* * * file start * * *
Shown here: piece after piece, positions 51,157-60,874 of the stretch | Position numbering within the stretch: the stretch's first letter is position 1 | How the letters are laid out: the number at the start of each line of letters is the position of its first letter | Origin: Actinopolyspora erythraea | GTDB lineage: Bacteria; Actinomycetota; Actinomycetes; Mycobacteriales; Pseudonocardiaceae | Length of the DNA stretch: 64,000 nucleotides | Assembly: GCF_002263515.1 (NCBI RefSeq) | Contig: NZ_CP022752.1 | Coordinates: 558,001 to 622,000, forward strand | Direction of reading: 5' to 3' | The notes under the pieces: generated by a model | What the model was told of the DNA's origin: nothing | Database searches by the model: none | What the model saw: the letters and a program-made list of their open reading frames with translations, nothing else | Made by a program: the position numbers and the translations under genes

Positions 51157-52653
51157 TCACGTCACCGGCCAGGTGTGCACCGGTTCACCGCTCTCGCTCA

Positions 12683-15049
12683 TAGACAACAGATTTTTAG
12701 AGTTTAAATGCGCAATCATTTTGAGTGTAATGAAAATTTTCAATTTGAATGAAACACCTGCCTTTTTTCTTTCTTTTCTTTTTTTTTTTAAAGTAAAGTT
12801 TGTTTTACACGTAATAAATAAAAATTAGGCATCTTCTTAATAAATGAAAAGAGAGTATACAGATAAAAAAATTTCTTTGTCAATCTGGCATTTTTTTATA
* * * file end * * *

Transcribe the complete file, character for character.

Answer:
Shown here: piece after piece, positions 51,157-60,874 of the stretch | Position numbering within the stretch: the stretch's first letter is position 1 | How the letters are laid out: the number at the start of each line of letters is the position of its first letter | Origin: Actinopolyspora erythraea | GTDB lineage: Bacteria; Actinomycetota; Actinomycetes; Mycobacteriales; Pseudonocardiaceae | Length of the DNA stretch: 64,000 nucleotides | Assembly: GCF_002263515.1 (NCBI RefSeq) | Contig: NZ_CP022752.1 | Coordinates: 558,001 to 622,000, forward strand | Direction of reading: 5' to 3' | The notes under the pieces: generated by a model | What the model was told of the DNA's origin: nothing | Database searches by the model: none | What the model saw: the letters and a program-made list of their open reading frames with translations, nothing else | Made by a program: the position numbers and the translations under genes

Positions 51157-52653
51157 TCACGTCACCGGCCAGGTGTGCACCGGTTCACCGCTCTCGCTCA

Positions 12683-15049
12683 TAGACAACAGATTTTTAG
12701 AGTTTAAATGCGCAATCATTTTGAGTGTAATGAAAATTTTCAATTTGAATGAAACACCTGCCTTTTTTCTTTCTTTTCTTTTTTTTTTTAAAGTAAAGTT
12801 TGTTTTACACGTAATAAATAAAAATTAGGCATCTTCTTAATAAATGAAAAGAGAGTATACAGATAAAAAAATTTCTTTGTCAATCTGGCATTTTTTTATA